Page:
Discover more from AI and Copyright
How Big Tech is exploiting existing copyright exceptions
and other developments of the week ended October 8th
A weekly email update on developments in the world of large language models (LLMs) and image (and just in the last two weeks, video) synthesizers, with a specific focus on the question of how the legal uncertainty around these models will be sorted. For more background, please read here.
Last week we mentioned Meta’s new Make-a-Video model that creates short videos based on text prompts. Such is the new awareness of the issues involved in these models that it only a took a few days for someone to start to dig into the sources on which this model was trained. According to Andy Baio, the model was trained on 10.7m videos scraped from stock imagery site Shutterstock (the WebVid-10M dataset), and 10m video clips copied by Microsoft Research Asia from Youtube. The videos on the Shutterstock website are for sale, but are publically availabile in lower resolution and water-marked versions. These were the versions that were scraped, watermarks and all.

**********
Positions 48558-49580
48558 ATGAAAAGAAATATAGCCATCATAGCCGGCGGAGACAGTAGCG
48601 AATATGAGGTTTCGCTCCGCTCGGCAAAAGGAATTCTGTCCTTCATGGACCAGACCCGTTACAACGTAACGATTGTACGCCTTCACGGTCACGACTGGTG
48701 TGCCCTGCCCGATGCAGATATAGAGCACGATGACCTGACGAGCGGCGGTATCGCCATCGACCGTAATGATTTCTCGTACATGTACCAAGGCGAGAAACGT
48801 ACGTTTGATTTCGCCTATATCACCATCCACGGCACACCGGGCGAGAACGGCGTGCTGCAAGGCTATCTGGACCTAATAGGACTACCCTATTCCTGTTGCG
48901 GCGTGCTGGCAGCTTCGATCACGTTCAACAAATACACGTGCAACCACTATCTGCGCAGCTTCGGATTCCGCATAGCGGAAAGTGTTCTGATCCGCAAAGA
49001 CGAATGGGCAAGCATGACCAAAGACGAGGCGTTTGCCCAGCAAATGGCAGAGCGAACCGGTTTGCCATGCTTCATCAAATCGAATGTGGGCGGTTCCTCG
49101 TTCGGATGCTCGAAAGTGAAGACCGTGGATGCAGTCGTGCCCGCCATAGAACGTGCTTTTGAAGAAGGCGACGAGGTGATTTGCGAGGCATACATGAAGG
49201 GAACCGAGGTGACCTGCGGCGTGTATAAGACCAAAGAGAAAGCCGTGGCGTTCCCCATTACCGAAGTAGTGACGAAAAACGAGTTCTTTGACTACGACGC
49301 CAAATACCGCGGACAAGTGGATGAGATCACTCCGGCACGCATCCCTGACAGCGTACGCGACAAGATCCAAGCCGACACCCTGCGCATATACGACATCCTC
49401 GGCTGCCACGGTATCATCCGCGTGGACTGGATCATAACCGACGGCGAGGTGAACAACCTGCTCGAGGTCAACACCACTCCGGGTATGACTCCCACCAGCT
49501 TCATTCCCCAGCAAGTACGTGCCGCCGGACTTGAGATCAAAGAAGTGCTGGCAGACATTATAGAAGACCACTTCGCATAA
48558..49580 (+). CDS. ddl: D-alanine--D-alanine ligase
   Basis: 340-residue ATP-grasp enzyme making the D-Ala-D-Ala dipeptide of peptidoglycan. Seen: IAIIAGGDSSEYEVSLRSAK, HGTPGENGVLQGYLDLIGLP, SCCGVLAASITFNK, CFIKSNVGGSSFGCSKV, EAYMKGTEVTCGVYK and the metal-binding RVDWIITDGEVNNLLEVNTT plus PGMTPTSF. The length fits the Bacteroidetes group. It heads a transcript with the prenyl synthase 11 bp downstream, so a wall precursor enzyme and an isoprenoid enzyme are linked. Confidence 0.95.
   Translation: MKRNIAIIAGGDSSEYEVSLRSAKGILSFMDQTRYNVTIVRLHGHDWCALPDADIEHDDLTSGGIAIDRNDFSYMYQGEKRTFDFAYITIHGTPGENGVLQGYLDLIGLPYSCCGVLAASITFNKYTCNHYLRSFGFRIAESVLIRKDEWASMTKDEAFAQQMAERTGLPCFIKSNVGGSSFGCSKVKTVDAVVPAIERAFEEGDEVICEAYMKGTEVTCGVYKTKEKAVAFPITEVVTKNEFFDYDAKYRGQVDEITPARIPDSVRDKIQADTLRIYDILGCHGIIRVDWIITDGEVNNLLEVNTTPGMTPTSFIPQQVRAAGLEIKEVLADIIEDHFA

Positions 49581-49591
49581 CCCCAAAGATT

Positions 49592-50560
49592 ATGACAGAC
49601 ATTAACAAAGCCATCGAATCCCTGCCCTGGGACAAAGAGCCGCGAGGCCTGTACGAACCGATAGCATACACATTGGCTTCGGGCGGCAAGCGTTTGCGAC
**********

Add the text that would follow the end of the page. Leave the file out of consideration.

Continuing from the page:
Thanks for reading AI and Copyright! Subscribe for free to receive new posts and support my work.
Baio read the academic paper by the folks who compiled the first dataset to find that they were aware of the copyight implications, and did the copying under the UK data-mining exception, “The use of data collected for this study is authorised via the Intellectual Property Office’s Exceptions to Copyright for Non-Commercial Research and Private Study.”
So the dataset is compiled by researchers, but then it is used by Big Tech to create the models that are transforming the whole field of creative work. As Baio headlined this week’s must-read:
AI Data Laundering: How Academic and Nonprofit Researchers Shield Tech Companies from Accountability
Biao and associate Simon Willinson had a week earlier published their findings from exploring the LAION data used to train image synthesizer Stable Diffusion, the subject of last week’s newsletter. Given the enormous size of this dataset, the tool explores only 2% of the image data. This small subset, not a random sample, shows that images came from a variety of domains hosting copyrighted material, including a million images from pinterest.com. Blog hosting sites were an important component of this, as were shopping sites, and stock image sites, including Shutterstock and Getty Images. The more complete analysis, including by artist, is here.
“It’s become standard practice for technology companies working with AI to commercially use datasets and models collected and trained by non-commercial research entities like universities or non-profits. In some cases, they’re directly funding that research.” - Andy Biao
LAION’s computing time was sponsored by Stability AI, the company which then turned around and raised a rumoured $100m in venture capital on the basis of the success of the model.